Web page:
In iinanesthetized dogs, portal vein (PV) blood was repeatedly sampled by means of an indwelling cannula, simultaneously with blood from a superficial vein (SV), for determination of insulin by two-antibody immunoassay. Under control conditions, and in the postabsorptive state, mean serum insulin in the SV was 31 μU. per milliliter, and the PV/SV ratio was about 2. Following intravenous injection of 1 gm. of glucose per kilogram of body, serum insulin rose in 15 to 30 min. to peak values that were higher in the PV, and regressed to normal in 60 to 120 min. Growth hormone, 2 mg. per kilogram of body, injected daily for six to thirteen days, (1) increased PV and SV “fasting” serum insulin to the maximum of tenfold; the effect was found after one day of injection, was maintained during injection, and returned to normal within four days of ceasing injection; (2) caused a further increase in serum insulin, in 100 min. following a meal, to a greater extent in the PV than in the SV; and (3) enhanced the rises in serum insulin in PV and SV following intravenous injection of glucose, to maxima of nine- and sixfold, respectively; these rises were prolonged and the rates of regression regression of serum insulin from the peak values were reduced. Similar effects of growth hormone treatment were found in dogs under anesthesia at the time of glucose infusion. It is concluded that, during the treatment of several days, growth hormone caused continuously maintained increase in insulin secretion with enhanced secretion in response to a meal, and to the injection of a standard load of glucose.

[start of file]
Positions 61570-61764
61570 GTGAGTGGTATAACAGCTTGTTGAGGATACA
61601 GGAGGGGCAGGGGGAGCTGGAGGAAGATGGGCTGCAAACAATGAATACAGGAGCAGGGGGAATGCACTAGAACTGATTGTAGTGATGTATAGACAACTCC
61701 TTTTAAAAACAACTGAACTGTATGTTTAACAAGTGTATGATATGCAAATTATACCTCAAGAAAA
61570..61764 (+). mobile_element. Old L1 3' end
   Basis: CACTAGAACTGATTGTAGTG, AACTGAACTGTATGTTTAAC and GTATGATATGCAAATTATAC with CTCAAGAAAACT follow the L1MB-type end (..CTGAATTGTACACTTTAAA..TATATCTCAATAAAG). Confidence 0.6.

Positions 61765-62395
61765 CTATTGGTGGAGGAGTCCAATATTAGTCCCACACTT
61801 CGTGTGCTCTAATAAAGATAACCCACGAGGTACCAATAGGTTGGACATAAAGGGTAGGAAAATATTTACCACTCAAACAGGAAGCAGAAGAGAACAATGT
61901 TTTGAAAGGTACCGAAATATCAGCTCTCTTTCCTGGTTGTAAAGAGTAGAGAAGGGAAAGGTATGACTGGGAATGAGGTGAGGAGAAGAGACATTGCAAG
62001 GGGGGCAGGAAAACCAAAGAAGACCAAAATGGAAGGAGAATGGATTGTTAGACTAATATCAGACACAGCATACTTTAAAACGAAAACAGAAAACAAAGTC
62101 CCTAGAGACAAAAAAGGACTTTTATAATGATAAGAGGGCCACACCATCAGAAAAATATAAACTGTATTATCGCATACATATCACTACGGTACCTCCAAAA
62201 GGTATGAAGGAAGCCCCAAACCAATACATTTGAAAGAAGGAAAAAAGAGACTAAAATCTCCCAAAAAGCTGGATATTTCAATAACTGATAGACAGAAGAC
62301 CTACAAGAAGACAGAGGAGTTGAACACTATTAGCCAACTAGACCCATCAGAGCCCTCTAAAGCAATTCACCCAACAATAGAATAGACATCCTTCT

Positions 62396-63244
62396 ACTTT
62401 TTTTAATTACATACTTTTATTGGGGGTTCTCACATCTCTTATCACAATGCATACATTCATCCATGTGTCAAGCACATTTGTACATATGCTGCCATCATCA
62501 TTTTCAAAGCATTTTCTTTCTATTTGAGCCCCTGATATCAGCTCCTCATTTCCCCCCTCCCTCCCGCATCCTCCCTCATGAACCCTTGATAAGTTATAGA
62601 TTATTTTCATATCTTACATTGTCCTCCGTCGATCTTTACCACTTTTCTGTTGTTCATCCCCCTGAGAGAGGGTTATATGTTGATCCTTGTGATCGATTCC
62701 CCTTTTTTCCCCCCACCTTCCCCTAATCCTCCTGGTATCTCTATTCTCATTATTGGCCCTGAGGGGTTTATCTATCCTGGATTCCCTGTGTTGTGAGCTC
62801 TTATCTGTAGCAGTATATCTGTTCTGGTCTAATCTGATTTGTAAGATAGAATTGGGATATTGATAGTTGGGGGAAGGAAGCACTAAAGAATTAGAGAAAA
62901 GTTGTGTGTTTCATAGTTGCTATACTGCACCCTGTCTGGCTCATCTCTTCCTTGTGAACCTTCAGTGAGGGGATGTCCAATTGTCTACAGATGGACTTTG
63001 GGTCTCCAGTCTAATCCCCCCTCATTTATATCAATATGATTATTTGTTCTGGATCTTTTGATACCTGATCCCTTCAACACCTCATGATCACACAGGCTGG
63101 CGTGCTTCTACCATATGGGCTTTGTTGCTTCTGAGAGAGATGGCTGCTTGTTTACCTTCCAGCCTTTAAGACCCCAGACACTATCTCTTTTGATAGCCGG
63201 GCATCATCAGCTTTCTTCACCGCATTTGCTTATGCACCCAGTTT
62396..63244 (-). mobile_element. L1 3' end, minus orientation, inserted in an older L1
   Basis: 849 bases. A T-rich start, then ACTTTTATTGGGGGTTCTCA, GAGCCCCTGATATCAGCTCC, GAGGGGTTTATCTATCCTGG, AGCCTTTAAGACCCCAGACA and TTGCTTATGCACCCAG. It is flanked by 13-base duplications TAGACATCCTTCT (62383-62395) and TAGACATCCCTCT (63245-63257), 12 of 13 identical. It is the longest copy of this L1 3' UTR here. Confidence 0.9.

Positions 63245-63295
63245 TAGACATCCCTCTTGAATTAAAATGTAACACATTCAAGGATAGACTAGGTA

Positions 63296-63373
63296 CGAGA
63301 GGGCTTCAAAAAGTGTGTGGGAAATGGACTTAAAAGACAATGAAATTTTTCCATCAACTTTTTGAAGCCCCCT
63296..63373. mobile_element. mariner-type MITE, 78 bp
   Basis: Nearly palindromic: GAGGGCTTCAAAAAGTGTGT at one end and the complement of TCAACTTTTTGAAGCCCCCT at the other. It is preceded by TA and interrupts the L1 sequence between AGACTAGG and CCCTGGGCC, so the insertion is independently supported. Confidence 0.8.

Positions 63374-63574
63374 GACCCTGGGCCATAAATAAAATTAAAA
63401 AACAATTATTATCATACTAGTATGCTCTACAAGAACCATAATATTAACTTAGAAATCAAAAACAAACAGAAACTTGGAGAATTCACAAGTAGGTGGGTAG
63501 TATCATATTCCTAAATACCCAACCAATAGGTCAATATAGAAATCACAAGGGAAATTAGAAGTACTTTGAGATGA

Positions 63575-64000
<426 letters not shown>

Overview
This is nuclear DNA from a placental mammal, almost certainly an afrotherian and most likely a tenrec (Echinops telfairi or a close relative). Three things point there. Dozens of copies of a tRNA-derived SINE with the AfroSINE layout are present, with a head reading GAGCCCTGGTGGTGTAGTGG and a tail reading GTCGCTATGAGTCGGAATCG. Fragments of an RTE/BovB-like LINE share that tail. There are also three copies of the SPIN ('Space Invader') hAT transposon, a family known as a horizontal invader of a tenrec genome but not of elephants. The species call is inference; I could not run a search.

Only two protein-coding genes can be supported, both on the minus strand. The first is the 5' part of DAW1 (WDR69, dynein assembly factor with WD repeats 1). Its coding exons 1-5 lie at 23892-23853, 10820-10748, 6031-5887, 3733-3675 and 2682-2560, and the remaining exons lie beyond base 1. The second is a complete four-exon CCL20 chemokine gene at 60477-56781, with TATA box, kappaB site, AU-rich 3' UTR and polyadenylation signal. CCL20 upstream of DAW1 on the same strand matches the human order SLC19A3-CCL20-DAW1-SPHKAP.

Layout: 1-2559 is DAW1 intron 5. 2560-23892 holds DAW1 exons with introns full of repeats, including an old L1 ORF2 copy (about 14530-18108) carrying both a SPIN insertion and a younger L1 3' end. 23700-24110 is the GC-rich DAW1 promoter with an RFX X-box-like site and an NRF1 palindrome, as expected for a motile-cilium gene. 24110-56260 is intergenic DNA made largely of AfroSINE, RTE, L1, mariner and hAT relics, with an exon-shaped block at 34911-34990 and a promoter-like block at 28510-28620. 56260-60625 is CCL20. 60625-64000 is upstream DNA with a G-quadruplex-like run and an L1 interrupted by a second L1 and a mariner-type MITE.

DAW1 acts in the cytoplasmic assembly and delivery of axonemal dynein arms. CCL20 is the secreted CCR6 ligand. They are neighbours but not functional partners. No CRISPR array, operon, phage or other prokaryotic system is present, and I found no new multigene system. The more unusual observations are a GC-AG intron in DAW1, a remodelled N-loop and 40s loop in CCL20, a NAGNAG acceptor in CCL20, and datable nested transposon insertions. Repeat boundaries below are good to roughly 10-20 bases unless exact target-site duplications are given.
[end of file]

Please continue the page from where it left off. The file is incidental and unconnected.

Further effects of growth hormone on serum were: (a) free fatty acid levels rose promptly, and remained above normal; (b) glucose tended to increase; (c) the insulin/glucose ratio increased—the values were consistently reater in the PV than in the SV; and (d) in response to the glucose load, the rate of regression of serum glucose was reduced. The insulin/glucose ratio tended to remain stable at the particular “fasting” value, following glucose injection, both under the control conditions and during growth hormone treatment. This evidence indicates that growth hormone caused readjustment of the homeostatic control of the pancreatic islets such that, at any particular level of glucose in the blood, insulin was secreted at a higher rate.